Update on December 26, 2019: Anki’s assets have been acquired by edtech startup Digital Dream Labs. Read Story.
It’s been just over a week since consumer robotics company Anki shut down. The company now has a statement posted to its website that addresses the shutdown and ongoing support for its robots out in the world.
Here is the complete statement:
“It is with a heavy heart to inform you that Anki has ceased product development and we are no longer manufacturing robots. To our partners and customers, thank you for all your support and joining us on this journey to bring robotics and AI out of research labs and into your homes.
“We are taking steps to assure that customers will continue to enjoy continued use of our products. In order to provide long term support of our products, Anki has contracted our most senior leaders and hands-on engineers across all the technical areas involved in maintaining the operation and functionality in the existing products and apps. Ongoing operations for existing products typically require little to no active intervention, but we have arranged for any support in the event it does become necessary. Vector is the only product with a notable cloud component, and the contracted team is heavily staffed in that area.
“Currently, we have implemented a self-serve Help Center to assist in getting the most out of your product, regretfully there are no agents available, however we are monitoring cloud operations for Anki accounts and Vector.
“We plan to solidify and communicate all the details of this plan soon.”
Though it doesn’t rely on the cloud for autonomy, Anki has said Vector uses the cloud for software and firmware updates as well as natural language processing for voice commands. And voice commands were a big differentiator for Vector, which was Anki’s first robot that wasn’t tethered to a smart device. Vector also used the cloud to get smarter over time via machine learning, Anki said.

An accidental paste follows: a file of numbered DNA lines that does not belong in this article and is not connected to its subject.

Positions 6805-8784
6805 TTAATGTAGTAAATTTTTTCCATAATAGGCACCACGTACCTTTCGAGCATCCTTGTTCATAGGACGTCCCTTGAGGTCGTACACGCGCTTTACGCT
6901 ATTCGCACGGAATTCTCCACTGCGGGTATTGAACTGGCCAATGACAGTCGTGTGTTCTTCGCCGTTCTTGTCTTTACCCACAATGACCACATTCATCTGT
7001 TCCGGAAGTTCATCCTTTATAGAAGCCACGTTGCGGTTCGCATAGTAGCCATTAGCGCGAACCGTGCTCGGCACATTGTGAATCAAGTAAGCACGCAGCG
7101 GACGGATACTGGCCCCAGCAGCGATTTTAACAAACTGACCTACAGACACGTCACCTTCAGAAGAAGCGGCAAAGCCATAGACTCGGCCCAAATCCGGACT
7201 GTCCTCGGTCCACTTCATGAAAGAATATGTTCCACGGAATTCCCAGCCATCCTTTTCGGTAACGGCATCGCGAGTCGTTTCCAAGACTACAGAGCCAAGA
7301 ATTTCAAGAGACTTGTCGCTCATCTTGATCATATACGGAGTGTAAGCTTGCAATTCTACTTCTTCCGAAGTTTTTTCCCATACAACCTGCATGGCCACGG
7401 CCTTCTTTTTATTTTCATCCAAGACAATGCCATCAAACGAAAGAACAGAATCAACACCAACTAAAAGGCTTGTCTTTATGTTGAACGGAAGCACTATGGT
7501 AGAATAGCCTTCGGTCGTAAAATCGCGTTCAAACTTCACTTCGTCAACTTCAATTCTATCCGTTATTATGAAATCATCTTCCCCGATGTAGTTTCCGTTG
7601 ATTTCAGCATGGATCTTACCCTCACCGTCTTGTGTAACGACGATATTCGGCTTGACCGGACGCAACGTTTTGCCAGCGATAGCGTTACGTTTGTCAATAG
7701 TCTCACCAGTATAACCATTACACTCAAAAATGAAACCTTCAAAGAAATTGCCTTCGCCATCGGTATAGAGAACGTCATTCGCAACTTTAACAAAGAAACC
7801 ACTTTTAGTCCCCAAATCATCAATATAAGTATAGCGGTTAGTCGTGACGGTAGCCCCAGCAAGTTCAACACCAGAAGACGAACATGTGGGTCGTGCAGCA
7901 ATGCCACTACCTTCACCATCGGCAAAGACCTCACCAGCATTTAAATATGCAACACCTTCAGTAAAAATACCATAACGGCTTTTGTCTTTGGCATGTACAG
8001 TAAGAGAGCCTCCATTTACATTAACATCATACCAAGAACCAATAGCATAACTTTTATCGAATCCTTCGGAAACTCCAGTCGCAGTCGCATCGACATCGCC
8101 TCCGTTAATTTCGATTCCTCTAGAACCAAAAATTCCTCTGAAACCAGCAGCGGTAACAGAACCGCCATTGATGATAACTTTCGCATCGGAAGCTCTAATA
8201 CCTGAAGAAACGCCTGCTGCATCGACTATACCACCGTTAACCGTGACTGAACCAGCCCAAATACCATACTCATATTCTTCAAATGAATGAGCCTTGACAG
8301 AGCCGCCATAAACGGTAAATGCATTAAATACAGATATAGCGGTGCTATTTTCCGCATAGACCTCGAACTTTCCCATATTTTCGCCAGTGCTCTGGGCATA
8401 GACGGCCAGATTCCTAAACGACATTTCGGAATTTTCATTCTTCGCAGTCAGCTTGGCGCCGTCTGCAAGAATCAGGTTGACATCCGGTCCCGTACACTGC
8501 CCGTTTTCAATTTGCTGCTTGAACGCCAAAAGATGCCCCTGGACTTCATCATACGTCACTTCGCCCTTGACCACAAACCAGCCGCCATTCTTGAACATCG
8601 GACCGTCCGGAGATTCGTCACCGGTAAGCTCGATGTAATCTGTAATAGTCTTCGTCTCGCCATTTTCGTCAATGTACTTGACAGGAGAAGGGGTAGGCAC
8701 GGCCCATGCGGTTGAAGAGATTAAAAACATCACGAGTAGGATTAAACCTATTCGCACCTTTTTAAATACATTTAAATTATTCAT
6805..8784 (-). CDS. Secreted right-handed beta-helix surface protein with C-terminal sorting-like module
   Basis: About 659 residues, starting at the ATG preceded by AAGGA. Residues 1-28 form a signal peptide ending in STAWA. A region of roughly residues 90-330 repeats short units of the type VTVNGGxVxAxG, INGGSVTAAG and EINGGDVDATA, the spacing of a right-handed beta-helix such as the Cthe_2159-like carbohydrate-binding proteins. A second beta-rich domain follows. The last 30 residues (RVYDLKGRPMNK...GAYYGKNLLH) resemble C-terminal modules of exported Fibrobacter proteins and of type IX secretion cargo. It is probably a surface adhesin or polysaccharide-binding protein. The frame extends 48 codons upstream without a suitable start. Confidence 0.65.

Customers on Anki Developers Forum are reporting that Vector is still alive and well. Of course, this could all change over time, which is exactly what we saw with Jibo. After burning through $73 million in venture capital, social robot company Jibo sold its assets to an investment management firm in 2018. Then in March 2019, Jibo owners received a final farewell update that announced the robot was being disconnected from its servers, which has since severely limited its functionality.
In the video, which you can watch above, Jibo says, “While it’s not great news, the servers out there that let me do what I do are going to be turned off soon. I want to say I’ve really enjoyed our time together. Thank you very, very much for having me around. Maybe someday, when robots are way more advanced than today, and everyone has them in their homes, you can tell yours that I said hello. I wonder if they’ll be able to do this.”
Anki closing its doors was yet another blow to the consumer robotics market. But other recent consumer robotics failures such as Jibo, Keecker, Laundroid and Mayfield Robotics pale in comparison to Anki going out of business. Anki said it had sold more than 1.5 million robots as of late 2018 and made nearly $100 million in revenue in 2017 and expected to exceed that figure in 2018.
The Robot Report has reached out to multiple Anki representatives on multiple occasions but has yet to hear back.